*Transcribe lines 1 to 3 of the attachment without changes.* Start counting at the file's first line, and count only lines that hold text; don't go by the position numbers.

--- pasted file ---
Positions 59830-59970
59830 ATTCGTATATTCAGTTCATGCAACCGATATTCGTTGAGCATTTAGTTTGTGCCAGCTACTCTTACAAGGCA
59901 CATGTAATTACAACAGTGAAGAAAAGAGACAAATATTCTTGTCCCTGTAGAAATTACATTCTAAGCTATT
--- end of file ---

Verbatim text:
Positions 59830-59970
59830 ATTCGTATATTCAGTTCATGCAACCGATATTCGTTGAGCATTTAGTTTGTGCCAGCTACTCTTACAAGGCA
59901 CATGTAATTACAACAGTGAAGAAAAGAGACAAATATTCTTGTCCCTGTAGAAATTACATTCTAAGCTATT